June 5, 2023

The Nerve

Where Government Gets Exposed

TRAC Gives Film Industry a Free Pass

The NerveWhen it comes to paying sales taxes, South Carolina’s motion picture industry is getting a free pass from a special legislatively created panel charged with making recommendations to reform the state’s tax code.

The S.C. Tax Realignment Commission’s 36-page preliminary report on sales tax exemptions, which the panel unanimously approved two weeks ago, doesn’t address two exemptions for motion picture production companies operating in South Carolina.

Those exemptions are among at least 50 existing tax breaks not addressed in the report, which dealt with more than 140 individual exemptions, according to The Nerve’s review of the report, related documents and the state tax code.

Yet the 11-member TRAC commission would have South Carolinians pay sales tax on groceries, prescription medications and utility bills by repealing exemptions on those items.

A public hearing on the TRAC report is scheduled for next week.

The Nerve initially reported last week that several sales tax breaks passed by the S.C. Legislature in a special October session for the Boeing Co.’s new aircraft assembly plant in North Charleston were not addressed in the TRAC report.

The commission,according to its website, is charged with designing a “balanced” tax structure that is “adequate, equitable and efficient.”

Asked last week why the commission didn’t address the tax breaks for the motion picture industry, TRAC Chairman Burnie Maybank told The Nerve in a written response: “Production companies are wholesalers, and the consumer pays sales tax when they go to the theater. A motion picture production company is akin to a manufacturer in that regard.”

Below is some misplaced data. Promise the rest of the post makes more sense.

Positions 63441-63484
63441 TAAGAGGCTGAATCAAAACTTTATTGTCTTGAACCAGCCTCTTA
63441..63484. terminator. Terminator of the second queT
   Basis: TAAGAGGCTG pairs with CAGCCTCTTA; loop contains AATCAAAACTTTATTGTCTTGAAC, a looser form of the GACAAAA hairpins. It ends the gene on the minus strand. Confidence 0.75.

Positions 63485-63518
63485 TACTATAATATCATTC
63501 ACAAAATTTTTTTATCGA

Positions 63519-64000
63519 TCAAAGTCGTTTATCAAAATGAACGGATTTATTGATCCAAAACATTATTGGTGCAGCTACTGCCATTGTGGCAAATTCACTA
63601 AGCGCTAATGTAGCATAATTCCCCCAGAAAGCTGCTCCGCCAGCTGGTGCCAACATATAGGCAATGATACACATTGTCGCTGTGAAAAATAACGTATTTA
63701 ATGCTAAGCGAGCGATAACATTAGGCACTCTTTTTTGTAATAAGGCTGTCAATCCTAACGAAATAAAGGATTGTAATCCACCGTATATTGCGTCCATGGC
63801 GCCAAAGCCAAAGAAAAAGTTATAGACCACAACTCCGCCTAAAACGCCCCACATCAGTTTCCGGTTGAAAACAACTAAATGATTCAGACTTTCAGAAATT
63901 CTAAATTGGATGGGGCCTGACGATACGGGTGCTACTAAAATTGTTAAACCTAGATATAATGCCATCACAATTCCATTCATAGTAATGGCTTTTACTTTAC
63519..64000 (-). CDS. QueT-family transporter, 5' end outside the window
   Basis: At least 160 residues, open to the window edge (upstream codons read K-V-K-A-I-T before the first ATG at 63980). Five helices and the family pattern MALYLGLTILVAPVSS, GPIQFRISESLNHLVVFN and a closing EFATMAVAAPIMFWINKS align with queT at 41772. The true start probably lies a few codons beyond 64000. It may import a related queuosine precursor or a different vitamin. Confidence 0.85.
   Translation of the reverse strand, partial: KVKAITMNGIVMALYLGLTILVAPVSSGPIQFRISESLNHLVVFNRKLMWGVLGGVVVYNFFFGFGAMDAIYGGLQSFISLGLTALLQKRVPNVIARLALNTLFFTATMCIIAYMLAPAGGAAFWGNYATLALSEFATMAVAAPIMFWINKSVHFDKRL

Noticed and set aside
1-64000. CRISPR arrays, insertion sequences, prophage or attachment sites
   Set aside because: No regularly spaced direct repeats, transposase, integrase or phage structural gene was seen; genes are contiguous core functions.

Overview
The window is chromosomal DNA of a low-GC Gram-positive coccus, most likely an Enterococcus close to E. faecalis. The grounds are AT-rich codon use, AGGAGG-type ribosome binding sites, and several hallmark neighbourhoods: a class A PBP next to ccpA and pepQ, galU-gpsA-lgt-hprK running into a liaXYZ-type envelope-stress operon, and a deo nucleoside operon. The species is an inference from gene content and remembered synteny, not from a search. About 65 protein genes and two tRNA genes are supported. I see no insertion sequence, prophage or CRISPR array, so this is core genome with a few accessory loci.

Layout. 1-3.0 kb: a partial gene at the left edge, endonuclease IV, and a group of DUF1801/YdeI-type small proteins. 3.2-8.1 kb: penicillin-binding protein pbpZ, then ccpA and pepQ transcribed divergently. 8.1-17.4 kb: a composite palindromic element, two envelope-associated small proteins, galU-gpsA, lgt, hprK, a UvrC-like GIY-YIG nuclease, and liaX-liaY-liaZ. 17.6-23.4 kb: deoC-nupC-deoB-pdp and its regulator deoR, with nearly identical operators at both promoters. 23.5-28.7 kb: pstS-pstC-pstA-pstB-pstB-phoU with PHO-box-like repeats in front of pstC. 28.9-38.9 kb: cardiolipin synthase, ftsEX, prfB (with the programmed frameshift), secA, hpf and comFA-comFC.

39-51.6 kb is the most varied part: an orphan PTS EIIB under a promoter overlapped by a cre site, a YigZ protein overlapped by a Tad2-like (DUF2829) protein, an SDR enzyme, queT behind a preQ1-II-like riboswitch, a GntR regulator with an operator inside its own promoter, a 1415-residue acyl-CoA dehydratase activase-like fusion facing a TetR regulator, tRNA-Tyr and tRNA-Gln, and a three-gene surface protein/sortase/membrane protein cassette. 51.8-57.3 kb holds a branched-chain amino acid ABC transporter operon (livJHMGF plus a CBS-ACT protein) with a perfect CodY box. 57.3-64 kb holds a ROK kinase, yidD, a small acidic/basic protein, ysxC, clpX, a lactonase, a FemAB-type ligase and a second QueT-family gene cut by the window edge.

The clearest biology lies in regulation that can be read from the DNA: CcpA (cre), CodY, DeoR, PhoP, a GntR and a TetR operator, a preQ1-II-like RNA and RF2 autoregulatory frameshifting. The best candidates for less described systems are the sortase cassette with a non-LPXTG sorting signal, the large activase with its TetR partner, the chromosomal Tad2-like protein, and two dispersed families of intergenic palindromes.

Maybank earlier told The Nerve that the commission “really didn’t tinker” with existing sales tax exemptions for two groups: manufacturers, including Boeing, and farmers.

Maybank, a Columbia attorney with the go-to economic development law firm of Nexsen Pruet, was a key player in crafting the Boeing incentives package, which The Nerve earlier estimated to be at least a half-billion dollar tab to taxpayers.

The two sales tax exemptions for the motion picture industry that TRAC didn’t address are:

  • Enacted in 1991, 12-36-2120(43) exempts motion picture companies from paying state sales taxes on “all supplies, technical equipment, machinery and electricity sold to motion picture companies for use in filming or producing motion pictures.”
  • Enacted in 2004, 12-62-30 exempts motion picture production companies that spend at least $250,000 in a 12-month period on filming or production in South Carolina from paying any state or local sales and use taxes “in connection with the filming or production of a motion picture or pictures,” which include any feature-length film, video, television series or commercial.

In addition to those exemptions, the TRAC report cited, but did not recommend repealing, the sales tax exemption for movies sold or rented to movie theaters.The taxpayer cost of the sales tax exemptions for the motion picture industry is unknown, though it likely has run into the millions over the years. For example, according to the S.C. Film Commission, over the production run of the cable television drama, Army Wives, which is filmed in Charleston and began its fourth season in April, more than $30 million has been spent with South Carolina vendors, and another $1 million-plus spent on utilities.